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In robotics or Extension—engagement is the glue that holds everything together

By Mary Jo Katras, program leader in family resiliency

I was recently reminded how multifaceted the work of Extension is. There are many parts that go into our work—leadership, teaching, scholarship, engagement, program management and service. I have come to realize each plays a critical role.

However, I think that as we work with new audiences to address grand challenges and wicked problems, and as we strive for innovation, engagement is especially critical. It is the glue of any work we do in our communities across Minnesota and with our colleagues nationally. At first glance, the role of engagement is not obvious. But if you look past the surface and examine the inner workings of a team, you will likely see what I mean!

A robotics team example

Here’s a personal example. A few years ago when my oldest daughter, now 15 years old, was in 8th grade, her school was forming its first robotics team. My husband and I encouraged her to join. I thought I knew the basics of what a robotics team actually is. It builds a robot, right? I also thought that anything that promoted confidence in STEM (Science, Technology, Engineering and Math) for girls would be a good thing. My thoughts did not go much deeper than that.

Robotics team at competition with their instructors behind arena.
Mary Jo Katras’ daughter’s robotics team proudly poses with their instructors. 

As the robotics season went on, however, my daughter would share the things that she learned at her team meetings. As she explained the different roles on the team, I began to see that her robotics team was more than just about an actual robot. Rather, the team and its work was multifaceted and had many moving parts—no pun intended!

There are typically four subteams on a robotics team--mechanical, electrical, programming and business. The first three subteams did not surprise me, but the business subteam did. My daughter’s team defines the work of the business subteam as follows: “The business subteam is responsible for all non-build support, including social media, community outreach, fundraising, website maintenance, and all business ventures in which the entire team partakes. They are the main contact between sponsors, and the team works cooperatively with the programming subteam to maintain a scouting database.”

My eyes were opened. The business team is the glueof the robotics team’s work—just like the engagement we do in Extension!!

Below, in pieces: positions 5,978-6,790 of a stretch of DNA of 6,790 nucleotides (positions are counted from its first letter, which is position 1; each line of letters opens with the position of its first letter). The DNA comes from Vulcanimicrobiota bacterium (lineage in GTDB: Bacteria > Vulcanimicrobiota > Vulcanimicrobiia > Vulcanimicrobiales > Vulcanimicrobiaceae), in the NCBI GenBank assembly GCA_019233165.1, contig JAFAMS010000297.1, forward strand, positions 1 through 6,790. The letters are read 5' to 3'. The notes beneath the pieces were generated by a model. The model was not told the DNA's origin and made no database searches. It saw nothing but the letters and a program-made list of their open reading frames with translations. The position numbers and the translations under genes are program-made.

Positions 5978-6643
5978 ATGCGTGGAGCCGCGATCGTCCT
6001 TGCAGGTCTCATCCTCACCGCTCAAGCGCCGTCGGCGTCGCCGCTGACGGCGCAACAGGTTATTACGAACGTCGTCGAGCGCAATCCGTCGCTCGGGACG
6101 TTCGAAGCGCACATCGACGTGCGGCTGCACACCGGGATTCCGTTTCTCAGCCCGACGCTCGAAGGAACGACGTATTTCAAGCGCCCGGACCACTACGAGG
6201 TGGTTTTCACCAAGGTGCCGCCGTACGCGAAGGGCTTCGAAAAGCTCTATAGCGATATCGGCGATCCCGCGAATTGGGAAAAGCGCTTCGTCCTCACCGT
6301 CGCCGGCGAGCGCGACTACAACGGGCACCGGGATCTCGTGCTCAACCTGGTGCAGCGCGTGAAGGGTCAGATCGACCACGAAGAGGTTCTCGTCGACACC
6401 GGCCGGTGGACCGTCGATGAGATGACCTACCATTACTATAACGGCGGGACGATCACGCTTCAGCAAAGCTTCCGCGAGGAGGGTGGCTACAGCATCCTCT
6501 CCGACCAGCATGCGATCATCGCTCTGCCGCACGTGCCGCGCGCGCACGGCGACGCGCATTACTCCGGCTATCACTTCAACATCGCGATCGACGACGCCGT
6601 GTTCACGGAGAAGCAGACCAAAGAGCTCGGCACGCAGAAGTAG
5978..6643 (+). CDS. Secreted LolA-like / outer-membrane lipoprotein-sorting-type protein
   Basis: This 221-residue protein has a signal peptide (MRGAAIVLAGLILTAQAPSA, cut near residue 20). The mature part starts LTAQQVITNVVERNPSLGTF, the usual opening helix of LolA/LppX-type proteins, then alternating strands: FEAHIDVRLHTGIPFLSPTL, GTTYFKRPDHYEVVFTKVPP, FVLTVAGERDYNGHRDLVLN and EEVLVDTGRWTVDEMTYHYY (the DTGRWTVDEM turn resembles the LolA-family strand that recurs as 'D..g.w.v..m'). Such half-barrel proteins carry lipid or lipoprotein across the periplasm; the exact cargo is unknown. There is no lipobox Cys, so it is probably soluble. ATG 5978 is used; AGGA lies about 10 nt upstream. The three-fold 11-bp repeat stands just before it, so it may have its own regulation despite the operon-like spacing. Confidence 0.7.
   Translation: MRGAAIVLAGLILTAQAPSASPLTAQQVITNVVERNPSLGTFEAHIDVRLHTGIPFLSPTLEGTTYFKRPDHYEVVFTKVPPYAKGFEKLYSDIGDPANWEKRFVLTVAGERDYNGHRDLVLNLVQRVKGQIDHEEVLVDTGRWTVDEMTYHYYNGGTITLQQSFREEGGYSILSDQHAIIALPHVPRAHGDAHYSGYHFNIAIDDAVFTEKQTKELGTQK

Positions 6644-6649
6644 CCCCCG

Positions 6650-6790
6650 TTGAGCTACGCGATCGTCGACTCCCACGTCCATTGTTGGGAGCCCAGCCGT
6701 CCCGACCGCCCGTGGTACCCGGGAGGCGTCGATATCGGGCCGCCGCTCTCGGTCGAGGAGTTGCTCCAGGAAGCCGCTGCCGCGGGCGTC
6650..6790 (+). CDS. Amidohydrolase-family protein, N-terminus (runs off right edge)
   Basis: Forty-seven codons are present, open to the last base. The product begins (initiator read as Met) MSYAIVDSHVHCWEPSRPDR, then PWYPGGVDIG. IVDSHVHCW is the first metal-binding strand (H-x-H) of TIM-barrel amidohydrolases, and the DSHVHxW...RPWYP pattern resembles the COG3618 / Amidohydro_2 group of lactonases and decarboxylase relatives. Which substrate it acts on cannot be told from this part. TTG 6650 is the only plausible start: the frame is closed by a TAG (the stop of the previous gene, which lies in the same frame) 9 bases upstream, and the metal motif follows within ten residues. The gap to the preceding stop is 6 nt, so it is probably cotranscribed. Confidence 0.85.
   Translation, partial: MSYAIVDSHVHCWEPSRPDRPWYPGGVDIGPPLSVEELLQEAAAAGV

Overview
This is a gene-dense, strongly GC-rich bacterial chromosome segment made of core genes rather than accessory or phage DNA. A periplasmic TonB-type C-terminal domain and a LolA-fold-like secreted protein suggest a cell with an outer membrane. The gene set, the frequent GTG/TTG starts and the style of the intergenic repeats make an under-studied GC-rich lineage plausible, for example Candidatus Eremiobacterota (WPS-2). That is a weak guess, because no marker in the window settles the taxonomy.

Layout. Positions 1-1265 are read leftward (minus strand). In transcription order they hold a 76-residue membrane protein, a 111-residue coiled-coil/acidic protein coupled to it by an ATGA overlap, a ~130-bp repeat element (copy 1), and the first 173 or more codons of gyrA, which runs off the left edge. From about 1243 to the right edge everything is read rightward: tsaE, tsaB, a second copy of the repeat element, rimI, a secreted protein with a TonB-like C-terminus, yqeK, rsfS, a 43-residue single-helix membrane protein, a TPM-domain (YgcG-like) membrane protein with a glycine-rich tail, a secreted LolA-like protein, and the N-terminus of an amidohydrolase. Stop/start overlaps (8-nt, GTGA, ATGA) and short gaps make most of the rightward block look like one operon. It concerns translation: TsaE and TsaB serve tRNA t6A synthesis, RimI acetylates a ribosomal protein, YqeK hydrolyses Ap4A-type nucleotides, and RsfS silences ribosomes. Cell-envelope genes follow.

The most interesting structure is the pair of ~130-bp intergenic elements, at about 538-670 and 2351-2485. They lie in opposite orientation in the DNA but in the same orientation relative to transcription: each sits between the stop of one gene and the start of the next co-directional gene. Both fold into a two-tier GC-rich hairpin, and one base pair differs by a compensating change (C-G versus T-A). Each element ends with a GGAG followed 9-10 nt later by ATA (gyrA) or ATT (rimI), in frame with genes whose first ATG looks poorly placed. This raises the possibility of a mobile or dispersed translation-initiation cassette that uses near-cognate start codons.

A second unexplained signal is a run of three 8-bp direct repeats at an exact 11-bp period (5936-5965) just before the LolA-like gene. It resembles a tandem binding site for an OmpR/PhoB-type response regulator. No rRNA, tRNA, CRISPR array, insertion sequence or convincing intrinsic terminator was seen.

Time has passed, and my daughter will be a sophomore in high school this fall. She was recently elected co-lead for community outreach for her all-girls robotics team. As she shared this news with me, I could hardly contain myself with all the ideas I had for her in her new role. The ideas just flowed out—I could not help myself!

After a few minutes of going on and on about ways she could connect with the community, I stopped as I noticed that she was notsharing in my excitement and was staring at me with a “are you done yet?” expression. She simply said, “Mom, I got this!” And I am confident that she does!

Engagement is integral to Extension

Turning back to the role of engagement at Extension, according to the University of Minnesota Extension Guide to Promotion (pdf), “Engagement is integral to Extension. It is the process of connecting with communities and stakeholders to better understand needs, use resources, and build capacity. Engagement can be demonstrated through program leadership, Extension teaching, scholarship, and program management. Engagement is viewed as a distinct criterion for promotion to highlight its value and contribution to the work.”

I encourage us to all think about the role that engagement plays in our current projects. Engagement can be a slow process, and it can be an invisible process to the outside observer. It often goes unrecognized. I thought of this during my daughter’s activities with the robotics team.

At each robotics team competition, there are two “winners.” One award recognizes the team’s work of building the actual robot winning the matches, while the other award, called the Chairman’s Award, seems to me like the “all-around” award at a gymnastics competition. This award recognizes all work of the team. Last year my daughter’s team received the Chairman’s Award and went on to international championship. I don’t think I ever cheered so much at a non-sporting event in my life!

This brings me to my main point—we know engagement is critical. Again, the role of engagement might not be obvious at first glance. And sometimes it takes a back seat to the other pieces of our work.

However, by taking a closer look, we see how engagement is the glue that holds everything together. We must celebrate and recognize the role of engagement in our teams’ work! I challenge you to peel back the layers and really look at the inner workings of your team. What do you see? What should you be celebrating?


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